There's also an enormous brine bed down there a layer of salt up to 600 feet thick. There's iron ore here too. Our old pioneer ancestors built little furnaces along Pine Mountain and made their own plows and other implements with that iron. That's the reason the Virginia Iron, Coal and Coke Company was so named when Kentucky was still part of the Commonwealth of Virginia. And that's the reason all those old broad form deeds call for "all coal, all oil and gas, all salt and salt waters, all iron and iron ore and all other mineral and metallic substances and all combinations of the same".
It sounds as if a community could be almost completely self-sufficient here.
When the town of Jenkins was built, the founders baked their building bricks out of local clay, sawed their lumber out of local trees, produced their scrap iron from local iron deposits; and made their cement out of limestone taken from Pine Mountain. There's a million tons of cement-quality rock up there.
We have everything we need here, including enough agricultural land to feed many, many people. When the Swiss ambassador was here a few years ago, he said that Switzerland could feed itself if necessary. Now remember that the area of Switzerland and the area of east Kentucky are roughly the same and there are six million Swiss and fewer than one million eastern Kentuckians.
You take the Big Sandy Valley. It's unbelievably rich for potatoes, berries, and so on. And water? At a time when water is very precious in many parts of the world, we have 55 inches of rain a year. Now that the forest is returning into these old, open fields, our rainfall has increased from about 45 inches to 55 inches annually.
Except for strip mining, which has torn up and ruined the beauty of the countryside, we have some of the most lovely landscape on the globe: There is no place anywhere any prettier than the Red River Gorge.
So what do we need? Will and brains. Give us those two things and we'd be rich. Without them, all the rest is superfluous.
Is there any way we can attain, or obtain, them now?
I don't know. I doubt it. We have two types of young mountaineers. One wants to leave and the other wants to stay here and rip and tear and ruin anything to get rich. Essentially, those are the two dominant groups.
What do you see in Appalachia's future?
I think it'll be mined into a desert. We'll dig till every lump of coal is taken out of these hills.
The only hope we've got that anything with any semblance of utility will be left in these mountains is the hope that we'll be able to liquefy coal in place, eventually, and pump it out of the ground instead of having to tear it out. Liquefication might save us.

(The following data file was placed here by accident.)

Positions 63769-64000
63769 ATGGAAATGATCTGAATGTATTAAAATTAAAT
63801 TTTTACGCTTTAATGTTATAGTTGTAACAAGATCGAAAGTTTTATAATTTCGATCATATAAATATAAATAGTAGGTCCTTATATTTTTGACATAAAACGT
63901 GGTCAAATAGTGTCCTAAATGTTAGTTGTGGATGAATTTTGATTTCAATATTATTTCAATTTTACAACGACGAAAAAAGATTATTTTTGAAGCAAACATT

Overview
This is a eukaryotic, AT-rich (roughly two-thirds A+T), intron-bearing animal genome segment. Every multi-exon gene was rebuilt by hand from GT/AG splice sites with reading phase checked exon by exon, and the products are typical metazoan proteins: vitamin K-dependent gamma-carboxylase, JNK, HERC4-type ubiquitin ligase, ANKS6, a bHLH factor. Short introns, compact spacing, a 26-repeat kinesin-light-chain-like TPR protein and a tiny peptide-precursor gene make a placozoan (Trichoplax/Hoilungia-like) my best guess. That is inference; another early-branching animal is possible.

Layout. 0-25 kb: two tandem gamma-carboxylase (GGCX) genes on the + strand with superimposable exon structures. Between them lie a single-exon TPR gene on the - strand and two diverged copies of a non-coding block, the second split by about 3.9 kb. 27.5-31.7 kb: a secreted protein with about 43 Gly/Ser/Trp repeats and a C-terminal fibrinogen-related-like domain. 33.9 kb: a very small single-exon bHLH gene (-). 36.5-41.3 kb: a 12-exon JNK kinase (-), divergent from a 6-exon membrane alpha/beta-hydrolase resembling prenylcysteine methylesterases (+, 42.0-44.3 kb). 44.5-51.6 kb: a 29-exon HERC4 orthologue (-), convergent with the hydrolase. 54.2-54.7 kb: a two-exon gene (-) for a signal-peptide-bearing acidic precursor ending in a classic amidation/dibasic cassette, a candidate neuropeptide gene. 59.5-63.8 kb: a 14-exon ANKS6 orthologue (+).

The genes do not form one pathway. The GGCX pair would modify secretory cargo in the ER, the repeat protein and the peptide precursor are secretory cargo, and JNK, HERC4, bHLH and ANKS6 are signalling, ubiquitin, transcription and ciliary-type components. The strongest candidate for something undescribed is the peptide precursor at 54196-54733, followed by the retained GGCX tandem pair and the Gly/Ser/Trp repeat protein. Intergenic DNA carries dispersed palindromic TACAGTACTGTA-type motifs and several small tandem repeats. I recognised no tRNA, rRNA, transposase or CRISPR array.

Otherwise it's just a matter of time. Every hill will be decapitated and all the woods will be dug up. The streams will be congested with mud and the whole country will be ransacked.
Does it have to be that way?
Well remember that the Coal Age is only about 300 years old. Up until the beginning of the 1600's, it was a crime punishable by death to burn coal in England because of the air pollution.
There were half a billion people in the world at that time. Now there's nearly eight billion and every man in the world wants to improve his standard of living by consuming more energy. If you'll just look forward, you'll see that the coal will all be dug. And the limestone — limestone is life — and all the other minerals. They're going to pump this oil. They're going to pump these brines.
What about today's worse problem strip mining? Can we stop it?
No. Not in any practical way. Not unless we learn to liquefy the coal. Most of that coal out west, you know, doesn't have any stone on top of it. You can't deep mine veins like that. They'll fall in and kill the miners: There just isn't any way to deep mine an 80-to-100foot-thick seam of coal that's covered by only 18 or 20 feet of loose overburden. The big companies are naturally going to strip a vein like that and I can understand why. The crime of the matter is that they aren't going to make even the first effort to reclaim the land they turn upside down.
That's the part that's hard for me to take. The fact that we aren't going to make those strippers reclaim what they're tearing apart. The Appalachian Mountain coal fields will be racked and ruined for good in four or five more years. Even if you passed a tough strip mining law now, you'd never know the difference.